(516) 946-5467 and
Cindy Keyser-Posner, LMSW
(631) 416-2767
Next month's support
group meets December 1st

Tuesday, November 5th
6 PM to 8 PM
Stony Brook University Hospital
Dept. of Neurology
179 North Belle Meade Rd.
East Setauket, NY
Contact: Theresa Imperato, RN
(516) 946-5467 and
Cindy Keyser-Posner, LMSW
(631) 416-2767
Next month's support
group meets December 3rd

Tuesday, November 5th
6:30 PM to 8:30 PM
Ambulatory Surgery Center
Bldg. C - 3rd floor
200 Westage Business Center,
Fishkill, NY
Contact: Helen Mayer, RN
(845) 520-0952
Guest speaker: Gioia Ciani, PhD
Occupational Therapist
Next month's support
group meets December 3rd


Tuesday, November 12th -
6 PM to 8 PM
Burke Rehabilitation Center
785 Mamaroneck Avenue,
Bldg 7, White Plains NY
Contact: Helen Mayer, RN
(845) 520-0952
Guest speaker: Dale Lange, MD
Next month's support
group meets December 10th

Thursday, November 14th
7 PM to 8:30 PM
This is date change for this month

Kessler Institute for Rehabilitation
300 Market Street,
Saddle Brook, NJ
Contact: Debbie Schlossberg, LMSW
and Mary Ann Mertz, RN
(732) 710-8832
Next month's support
group meets December 5th


Saturday, November 16th -
1 PM to 3 PM
Robert Wood Johnson
University Hospital
Medical Education Building,
Rm. 108A
180 Somerset Street,
New Brunswick -
Follow signs to meeting
Contact: Debbie Schlossberg, LMSW
and Mary Ann Mertz, RN
(732) 710-8832
Next month's support
group meets December 14th

Tuesday, November 19th -
6 PM to 8 PM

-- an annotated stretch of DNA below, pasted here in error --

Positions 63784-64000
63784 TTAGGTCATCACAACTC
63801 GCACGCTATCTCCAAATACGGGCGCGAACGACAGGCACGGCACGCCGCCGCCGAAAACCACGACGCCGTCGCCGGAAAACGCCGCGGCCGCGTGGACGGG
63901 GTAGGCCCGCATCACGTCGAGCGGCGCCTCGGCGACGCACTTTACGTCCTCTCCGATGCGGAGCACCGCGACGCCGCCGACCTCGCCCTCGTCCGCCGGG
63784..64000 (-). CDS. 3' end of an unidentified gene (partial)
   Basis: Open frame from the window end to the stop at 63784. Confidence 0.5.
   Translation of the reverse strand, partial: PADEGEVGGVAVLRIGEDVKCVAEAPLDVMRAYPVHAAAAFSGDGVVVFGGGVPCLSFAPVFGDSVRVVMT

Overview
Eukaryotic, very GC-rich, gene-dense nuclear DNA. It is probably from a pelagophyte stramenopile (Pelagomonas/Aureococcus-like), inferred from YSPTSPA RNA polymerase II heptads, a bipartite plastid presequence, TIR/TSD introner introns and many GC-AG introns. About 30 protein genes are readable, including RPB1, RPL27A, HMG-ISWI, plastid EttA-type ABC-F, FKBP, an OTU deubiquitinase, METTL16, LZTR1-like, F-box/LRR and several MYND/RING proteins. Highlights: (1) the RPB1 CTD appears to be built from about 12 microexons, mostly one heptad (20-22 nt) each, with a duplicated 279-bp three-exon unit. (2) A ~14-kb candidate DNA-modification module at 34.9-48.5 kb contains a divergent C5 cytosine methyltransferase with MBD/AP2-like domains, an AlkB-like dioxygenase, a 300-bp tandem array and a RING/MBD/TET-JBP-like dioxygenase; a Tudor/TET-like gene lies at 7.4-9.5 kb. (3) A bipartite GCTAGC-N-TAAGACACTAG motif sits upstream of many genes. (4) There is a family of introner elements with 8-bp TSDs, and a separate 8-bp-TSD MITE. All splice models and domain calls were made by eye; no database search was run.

Phillips Ambulatory Care Center
(Beth Israel)
10 Union Square East
(b/w 14th & 15th Streets)
Neurology Dept.
5th floor Conference Rm.
Contact: Jody Wiesel, PhD
(917) 699-9751
Next month's support
group meets December 17th

For caregivers and patients.
Caregivers group - every Friday
from 11 AM to 12 PM.
Patient group - every Friday
from 3 PM to 4 PM.
Contact: Sue Zimmerman
at (212) 720-3050

Give Thanks!

November is Caregivers Month - a time to be thankful for the caregivers in our lives and to remember those that continue to struggle with everyday finances while remaining the strong support in a family affected by ALS. We all know how important caregivers are in the lives of PALS; they are the dedicated force making the life of PALS a bit more comfortable.

Please take this time to show your thanks for the caregivers in your life by making a donation to help another. Your gift, will help the Chapter provide supportive services including counseling home visits to our Chapter's caregivers and will speak volumes to show our caregivers they are not in this alone. Together, we can take care of them.

To donate or more info, contact Loren Domilici, Development Manager at (212) 720-3060 or

Saluting Our Veterans

Every November 11th our nation commemorates Veterans Day, honoring those have served in our country's armed forces. This is especially meaningful to the ALS community, as those who've worn a military uniform are twice more likely to develop ALS than civilians.While the exact cause remains unknown, the U.S. Department of Veterans Affairs offers an array of benefits those living with ALS who've fought for our country.

To honor those veterans with ALS, living and departed, The ALS Association created the Wall of Honor as a tribute. If you are a veteran, please join other area veterans and tell your story.